For several of the younger performers, they’ve never even had the chance to be in, much less see a Flagler performance. Page said about several Theatre Arts professors taught online in the fall of 2020, and that made it harder to work with students and really create those experiences that can only be found on stage and interacting with other actors.

“It was difficult trying to perform in masks or socially-distance when it runs so counter to what theatre is,” she said. 

For sophomore Jessica Griffin, the pandemic made things difficult as a college student whether on or off the stage.

“Last year was not a good year for anyone. It was just a really hard time in so many ways,” she said. “It just felt so weird not to see anyone’s faces or facial expressions. I felt really disconnected from everyone.”

But for her, it’s been a night and day change as restrictions began to loosen and they got back to rehearsing and preparing to finally put on the show. 

“Personally, I feel like this is going to be lightning in a bottle for me,” she said. “It’s a fun show and we get to play and have fun and make people laugh and make people feel emotions. I feel like it’s just going to be such a great way to come back, and it’s going to be a really unique experience that I don’t know if I’ll ever get that again. But I’m really enjoying it right now.” 

Excitement, and hard work, under the lights

Page said getting back on stage has been rewarding and exciting for the students, but that she is most impressed by their level of effort and dedication, not to mention how they’ve dealt with the pressure.

“Honestly, it’s hard,” Page said. “I think Theatre students are some of the hardest working students on campus, and they don’t always get the credit they deserve.”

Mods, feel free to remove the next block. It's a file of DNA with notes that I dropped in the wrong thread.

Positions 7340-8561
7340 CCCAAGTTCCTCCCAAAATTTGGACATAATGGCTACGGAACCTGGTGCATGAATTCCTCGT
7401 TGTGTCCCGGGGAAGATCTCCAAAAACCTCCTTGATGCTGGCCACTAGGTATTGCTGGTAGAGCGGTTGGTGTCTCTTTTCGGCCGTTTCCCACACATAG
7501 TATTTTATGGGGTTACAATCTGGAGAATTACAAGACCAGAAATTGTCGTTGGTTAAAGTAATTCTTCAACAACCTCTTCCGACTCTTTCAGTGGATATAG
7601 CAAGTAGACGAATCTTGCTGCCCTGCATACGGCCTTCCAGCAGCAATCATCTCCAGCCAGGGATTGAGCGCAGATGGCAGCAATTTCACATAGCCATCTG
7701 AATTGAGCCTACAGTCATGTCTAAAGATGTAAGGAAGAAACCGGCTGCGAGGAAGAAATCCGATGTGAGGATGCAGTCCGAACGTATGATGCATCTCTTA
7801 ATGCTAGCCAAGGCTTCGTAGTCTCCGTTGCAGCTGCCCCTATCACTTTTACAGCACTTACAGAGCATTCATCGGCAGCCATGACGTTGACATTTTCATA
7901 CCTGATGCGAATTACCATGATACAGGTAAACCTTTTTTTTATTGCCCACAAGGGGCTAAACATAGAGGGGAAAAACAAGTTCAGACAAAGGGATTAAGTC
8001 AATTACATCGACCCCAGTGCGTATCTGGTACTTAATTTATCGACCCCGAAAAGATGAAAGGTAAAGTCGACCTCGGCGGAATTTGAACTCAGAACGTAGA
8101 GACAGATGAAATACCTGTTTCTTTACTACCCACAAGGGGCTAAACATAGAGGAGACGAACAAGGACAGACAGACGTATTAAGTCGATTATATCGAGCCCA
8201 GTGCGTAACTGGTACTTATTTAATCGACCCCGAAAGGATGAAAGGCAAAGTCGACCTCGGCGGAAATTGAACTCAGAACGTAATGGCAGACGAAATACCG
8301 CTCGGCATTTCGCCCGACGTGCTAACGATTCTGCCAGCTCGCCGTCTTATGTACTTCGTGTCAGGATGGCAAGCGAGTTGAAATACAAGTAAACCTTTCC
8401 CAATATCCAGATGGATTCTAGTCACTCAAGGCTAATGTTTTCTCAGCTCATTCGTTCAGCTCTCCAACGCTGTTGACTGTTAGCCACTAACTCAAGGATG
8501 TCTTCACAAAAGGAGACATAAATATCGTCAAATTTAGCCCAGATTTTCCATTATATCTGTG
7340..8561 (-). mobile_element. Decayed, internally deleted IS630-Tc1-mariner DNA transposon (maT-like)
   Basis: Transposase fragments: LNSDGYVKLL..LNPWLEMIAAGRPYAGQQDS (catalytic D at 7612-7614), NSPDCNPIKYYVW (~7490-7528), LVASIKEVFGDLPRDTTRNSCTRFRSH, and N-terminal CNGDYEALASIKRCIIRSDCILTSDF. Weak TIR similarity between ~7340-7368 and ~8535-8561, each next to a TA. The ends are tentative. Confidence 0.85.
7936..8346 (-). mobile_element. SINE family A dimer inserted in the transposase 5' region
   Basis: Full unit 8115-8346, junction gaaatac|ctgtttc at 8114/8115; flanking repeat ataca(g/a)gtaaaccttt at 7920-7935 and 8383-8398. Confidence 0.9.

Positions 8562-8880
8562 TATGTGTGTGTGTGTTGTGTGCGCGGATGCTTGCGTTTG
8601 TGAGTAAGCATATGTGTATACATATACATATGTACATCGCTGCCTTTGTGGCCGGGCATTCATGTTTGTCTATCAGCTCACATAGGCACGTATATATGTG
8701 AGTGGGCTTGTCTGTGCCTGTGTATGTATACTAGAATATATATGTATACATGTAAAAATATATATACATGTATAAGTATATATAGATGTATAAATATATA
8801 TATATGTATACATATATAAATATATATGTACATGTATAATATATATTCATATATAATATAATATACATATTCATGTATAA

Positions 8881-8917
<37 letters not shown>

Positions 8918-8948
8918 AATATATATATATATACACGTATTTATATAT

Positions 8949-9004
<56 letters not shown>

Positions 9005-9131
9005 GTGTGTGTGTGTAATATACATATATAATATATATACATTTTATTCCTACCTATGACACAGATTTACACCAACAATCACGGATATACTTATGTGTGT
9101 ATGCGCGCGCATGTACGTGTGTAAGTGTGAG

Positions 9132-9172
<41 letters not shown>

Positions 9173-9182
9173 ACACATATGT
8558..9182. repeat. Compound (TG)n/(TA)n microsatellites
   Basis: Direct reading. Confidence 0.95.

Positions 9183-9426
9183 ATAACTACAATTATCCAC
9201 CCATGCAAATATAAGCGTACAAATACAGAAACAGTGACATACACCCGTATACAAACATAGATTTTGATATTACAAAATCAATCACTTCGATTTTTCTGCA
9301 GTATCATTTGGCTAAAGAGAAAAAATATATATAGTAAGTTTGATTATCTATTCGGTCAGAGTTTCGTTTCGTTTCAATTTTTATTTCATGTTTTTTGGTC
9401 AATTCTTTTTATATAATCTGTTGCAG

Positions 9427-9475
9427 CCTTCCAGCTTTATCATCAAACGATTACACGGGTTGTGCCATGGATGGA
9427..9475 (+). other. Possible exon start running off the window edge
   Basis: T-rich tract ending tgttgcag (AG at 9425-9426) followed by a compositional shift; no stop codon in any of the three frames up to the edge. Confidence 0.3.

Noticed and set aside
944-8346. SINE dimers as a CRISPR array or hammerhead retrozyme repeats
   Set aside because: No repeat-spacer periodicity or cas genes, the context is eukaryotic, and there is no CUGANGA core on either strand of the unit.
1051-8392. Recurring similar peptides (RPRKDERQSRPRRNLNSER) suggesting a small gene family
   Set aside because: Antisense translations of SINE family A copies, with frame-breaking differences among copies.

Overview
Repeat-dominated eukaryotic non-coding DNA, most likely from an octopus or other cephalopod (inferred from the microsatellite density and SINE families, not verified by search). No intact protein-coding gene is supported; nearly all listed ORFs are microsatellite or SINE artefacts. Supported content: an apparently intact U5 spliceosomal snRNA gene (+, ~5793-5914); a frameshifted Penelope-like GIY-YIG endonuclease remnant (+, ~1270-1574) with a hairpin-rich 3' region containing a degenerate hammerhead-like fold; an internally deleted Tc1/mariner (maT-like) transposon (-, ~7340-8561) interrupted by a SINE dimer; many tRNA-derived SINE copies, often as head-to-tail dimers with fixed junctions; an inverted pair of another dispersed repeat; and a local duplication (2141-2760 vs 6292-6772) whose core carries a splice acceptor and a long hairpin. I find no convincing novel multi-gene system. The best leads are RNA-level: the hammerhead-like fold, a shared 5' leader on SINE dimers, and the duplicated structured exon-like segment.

Many are taking full course loads, working part-time jobs and then also showing up night after night for 3-hour rehearsals.

“Sometimes going to rehearsal can be like, ‘Ugh,’” she said. “We think theatre is fun and joy and perfect and wonderful all the time, but it’s hard and sometimes we don’t want to do it. But then we get in the room together and we are reminded of why we’re there.”

Clifton-Plummer said there’s definitely a bit of nerves as opening night approaches, but he knows they’ll go away once they get back on stage, the lights come up and they start to feel the audience’s energy.

“Once we get that feedback, and are able to see the audiences’ faces, it’s just going to come out of us,” he said. “There’s not even going to be the thought of whether you’re scared to do it, because you have to do it. You want to do it.”

The show’s Music Director is Clinton Weinberg, a Flagler faculty member and director of the Flagler College Pep Band.

The show runs March 2, 3, 4, 5 at 7:30 p.m., and March 6 at 2 p.m. at Flagler’s Lewis Auditorium, 14 Granada St. Tickets are FREE for faculty/staff/students and their immediate family. The general public can purchase tickets at flagler.universitytickets.com. For questions about the show, call the box office at 826-8600.